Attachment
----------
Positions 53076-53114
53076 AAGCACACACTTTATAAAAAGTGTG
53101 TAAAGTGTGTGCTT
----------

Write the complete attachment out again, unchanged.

Positions 53076-53114
53076 AAGCACACACTTTATAAAAAGTGTG
53101 TAAAGTGTGTGCTT